Researchers Target How Breast Cancer Forms


Investigators seek to stop women's cancers before it starts to form.

Researchers have uncovered new evidence in breast cancer that DNA changes are already present in healthy tissue.

Prior research showed there are key risk factors involved with an increased risk of cancer, such as family history, periods that start early, or menopause starting late.

At the time of exposure to these risks, these factors alter the genetic program slightly in breast cells, which are then memorized by the cells over time.

The system is called the epigenome, which is responsible for giving cells their identity and are vital to health and development. This carries a series of processes that control accessibility of human DNA sequence, which affects the interpretation of the genome and the affected cells.

The study was performed by researchers of the Department of Women’s Cancer at University College of London (UCL) and funded by The Eve Appeal and the European Union’s Seventh Framework Program. The findings, published in Nature Communications, were fueled by the need to determine how breast cancer is able to develop.

"Stopping women's cancers before they start is the ambition of our research program,” said Chief Executive of The Eve Appeal, Athena Lamnisos. “In order to do this we need to track cancer development right back to its earliest development and understand how it starts. This research is an important step towards understanding how molecular changes in healthy tissue can be detected. Once we can identify these changes we can then move on to developing ways to revert them."

The analysis used 668 breast tissue samples that ranged from women without cancer, normal breast and cancer tissue from women with cancer, and non-invasive and invasive breast cancer.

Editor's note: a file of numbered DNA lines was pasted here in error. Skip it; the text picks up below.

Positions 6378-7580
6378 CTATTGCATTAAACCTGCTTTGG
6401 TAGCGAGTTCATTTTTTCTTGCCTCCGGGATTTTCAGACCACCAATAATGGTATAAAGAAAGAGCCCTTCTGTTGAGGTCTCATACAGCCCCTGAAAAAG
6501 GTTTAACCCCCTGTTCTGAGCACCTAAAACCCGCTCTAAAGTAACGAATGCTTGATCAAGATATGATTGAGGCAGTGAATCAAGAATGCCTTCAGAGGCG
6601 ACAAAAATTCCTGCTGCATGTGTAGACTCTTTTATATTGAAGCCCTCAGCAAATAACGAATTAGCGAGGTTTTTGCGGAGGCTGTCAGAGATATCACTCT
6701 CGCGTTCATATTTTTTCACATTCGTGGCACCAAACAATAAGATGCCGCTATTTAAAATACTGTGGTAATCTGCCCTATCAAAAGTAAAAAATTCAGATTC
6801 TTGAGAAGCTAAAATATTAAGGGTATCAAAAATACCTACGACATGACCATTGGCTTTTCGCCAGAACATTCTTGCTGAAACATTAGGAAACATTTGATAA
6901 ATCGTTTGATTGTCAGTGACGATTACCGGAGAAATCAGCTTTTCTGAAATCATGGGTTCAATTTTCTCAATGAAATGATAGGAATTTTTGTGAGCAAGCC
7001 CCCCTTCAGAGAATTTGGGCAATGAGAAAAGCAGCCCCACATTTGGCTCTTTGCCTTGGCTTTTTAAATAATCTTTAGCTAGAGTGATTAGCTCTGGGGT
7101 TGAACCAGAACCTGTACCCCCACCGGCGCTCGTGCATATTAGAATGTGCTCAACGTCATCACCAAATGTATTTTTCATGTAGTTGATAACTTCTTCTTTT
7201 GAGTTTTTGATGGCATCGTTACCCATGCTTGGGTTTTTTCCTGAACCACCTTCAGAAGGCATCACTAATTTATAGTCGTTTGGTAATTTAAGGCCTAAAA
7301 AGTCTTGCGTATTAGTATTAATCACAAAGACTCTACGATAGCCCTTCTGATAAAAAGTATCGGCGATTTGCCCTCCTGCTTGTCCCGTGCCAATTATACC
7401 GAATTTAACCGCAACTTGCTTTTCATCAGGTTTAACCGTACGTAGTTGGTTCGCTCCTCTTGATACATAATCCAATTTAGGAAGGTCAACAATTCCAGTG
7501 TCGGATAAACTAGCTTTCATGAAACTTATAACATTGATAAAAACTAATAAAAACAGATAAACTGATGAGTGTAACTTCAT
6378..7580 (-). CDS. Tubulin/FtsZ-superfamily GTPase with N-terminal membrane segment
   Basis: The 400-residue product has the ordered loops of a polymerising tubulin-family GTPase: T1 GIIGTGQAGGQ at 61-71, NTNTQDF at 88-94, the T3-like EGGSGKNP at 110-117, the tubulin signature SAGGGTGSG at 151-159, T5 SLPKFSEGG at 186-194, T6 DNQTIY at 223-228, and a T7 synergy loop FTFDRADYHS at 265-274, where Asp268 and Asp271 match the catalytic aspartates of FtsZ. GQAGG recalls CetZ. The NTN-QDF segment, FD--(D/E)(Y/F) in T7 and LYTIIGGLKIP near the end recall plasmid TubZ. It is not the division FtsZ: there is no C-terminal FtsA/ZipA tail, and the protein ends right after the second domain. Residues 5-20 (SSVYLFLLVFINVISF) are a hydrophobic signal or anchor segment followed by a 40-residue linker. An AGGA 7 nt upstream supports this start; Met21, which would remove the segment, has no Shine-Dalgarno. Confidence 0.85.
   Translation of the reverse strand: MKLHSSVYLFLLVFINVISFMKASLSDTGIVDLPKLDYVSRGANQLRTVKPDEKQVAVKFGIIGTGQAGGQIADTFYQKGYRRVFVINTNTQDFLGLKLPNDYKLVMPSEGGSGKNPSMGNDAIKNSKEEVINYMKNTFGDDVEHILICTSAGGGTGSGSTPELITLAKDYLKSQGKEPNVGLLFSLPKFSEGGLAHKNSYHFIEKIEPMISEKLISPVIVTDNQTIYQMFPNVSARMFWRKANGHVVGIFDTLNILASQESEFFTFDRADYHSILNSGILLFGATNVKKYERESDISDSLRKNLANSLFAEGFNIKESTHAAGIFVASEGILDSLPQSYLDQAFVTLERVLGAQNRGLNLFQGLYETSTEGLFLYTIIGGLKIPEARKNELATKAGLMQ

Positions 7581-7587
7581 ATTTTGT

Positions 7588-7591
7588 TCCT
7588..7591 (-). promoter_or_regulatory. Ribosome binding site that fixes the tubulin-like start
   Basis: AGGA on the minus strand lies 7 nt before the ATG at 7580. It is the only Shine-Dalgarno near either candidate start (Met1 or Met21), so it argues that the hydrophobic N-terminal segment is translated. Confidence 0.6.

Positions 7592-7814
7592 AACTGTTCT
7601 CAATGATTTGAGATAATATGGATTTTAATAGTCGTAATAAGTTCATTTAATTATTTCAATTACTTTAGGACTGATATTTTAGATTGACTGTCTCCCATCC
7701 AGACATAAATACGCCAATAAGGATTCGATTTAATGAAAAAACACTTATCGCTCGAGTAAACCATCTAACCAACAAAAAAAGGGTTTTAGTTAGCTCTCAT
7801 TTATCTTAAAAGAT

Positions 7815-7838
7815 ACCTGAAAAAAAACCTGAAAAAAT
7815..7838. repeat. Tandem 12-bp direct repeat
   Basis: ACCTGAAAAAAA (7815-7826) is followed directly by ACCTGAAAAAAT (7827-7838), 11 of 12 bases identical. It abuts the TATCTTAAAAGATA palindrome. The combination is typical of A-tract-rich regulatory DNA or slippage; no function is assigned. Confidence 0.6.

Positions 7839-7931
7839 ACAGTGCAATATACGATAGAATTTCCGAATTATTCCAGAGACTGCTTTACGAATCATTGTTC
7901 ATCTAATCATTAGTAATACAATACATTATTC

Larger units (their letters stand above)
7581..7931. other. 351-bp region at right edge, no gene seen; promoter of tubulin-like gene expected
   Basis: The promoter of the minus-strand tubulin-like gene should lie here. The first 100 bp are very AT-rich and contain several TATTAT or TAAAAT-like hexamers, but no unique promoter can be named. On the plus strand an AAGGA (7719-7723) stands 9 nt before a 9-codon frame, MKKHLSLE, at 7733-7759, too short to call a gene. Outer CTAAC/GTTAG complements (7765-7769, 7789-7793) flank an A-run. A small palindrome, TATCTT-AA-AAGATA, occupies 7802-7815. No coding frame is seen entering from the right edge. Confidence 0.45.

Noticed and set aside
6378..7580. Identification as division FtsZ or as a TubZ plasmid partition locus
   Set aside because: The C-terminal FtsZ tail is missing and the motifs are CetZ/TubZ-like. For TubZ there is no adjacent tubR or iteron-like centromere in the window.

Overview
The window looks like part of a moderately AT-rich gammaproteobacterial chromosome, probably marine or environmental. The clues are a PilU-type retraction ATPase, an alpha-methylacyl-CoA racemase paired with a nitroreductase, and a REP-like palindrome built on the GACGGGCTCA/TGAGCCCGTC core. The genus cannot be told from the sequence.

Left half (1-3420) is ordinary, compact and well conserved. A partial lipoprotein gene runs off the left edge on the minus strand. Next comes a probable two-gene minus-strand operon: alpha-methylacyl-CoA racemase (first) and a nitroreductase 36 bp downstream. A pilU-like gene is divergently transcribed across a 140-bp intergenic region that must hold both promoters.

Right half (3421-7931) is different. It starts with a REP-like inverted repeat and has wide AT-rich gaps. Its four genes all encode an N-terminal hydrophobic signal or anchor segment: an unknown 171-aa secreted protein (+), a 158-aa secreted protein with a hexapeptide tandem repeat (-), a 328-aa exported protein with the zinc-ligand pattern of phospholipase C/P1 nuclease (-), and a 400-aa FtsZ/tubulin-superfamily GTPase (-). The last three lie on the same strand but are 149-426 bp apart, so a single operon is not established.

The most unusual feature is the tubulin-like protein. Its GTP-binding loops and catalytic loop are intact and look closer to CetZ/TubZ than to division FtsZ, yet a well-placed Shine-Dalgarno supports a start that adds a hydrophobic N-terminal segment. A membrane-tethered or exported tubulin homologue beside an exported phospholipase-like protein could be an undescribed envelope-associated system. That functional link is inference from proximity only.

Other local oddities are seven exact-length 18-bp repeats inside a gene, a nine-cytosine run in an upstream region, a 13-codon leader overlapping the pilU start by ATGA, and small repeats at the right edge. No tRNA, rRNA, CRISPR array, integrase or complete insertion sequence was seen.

The results of the study showed that the normal tissue that was adjacent to the cancer was characterized by tens to thousands of epigenetic alterations. A large part of the detected epigenetic signature was enriched in the cancerous breast tissue.

This finding supported researchers’ belief that variable epigenetic signature marks susceptible precursor cells that are involved in the formation of the cancer.

These cases also had an association with worse prognoses and a decreased rate of survival.

"The application of these altered epigenetic signatures hold the key developing new interventions that could 'switch off' this epigenetic defect and hold the key to preventing cancer development,” said UCL Head of Department of Women's Cancer Martin Widschwendter.

"These new data show how epigenetic alterations, if detected early enough, could be used to identify women at higher risk of developing breast cancer,” adds lead computational biologist Andrew Teschendorff. “Since epigenetic alterations are reversible, it offers the potential to design preventive strategies. Our work further highlights the importance of inter-disciplinary work, combining clinical, biological and statistical expertise to make these findings possible."

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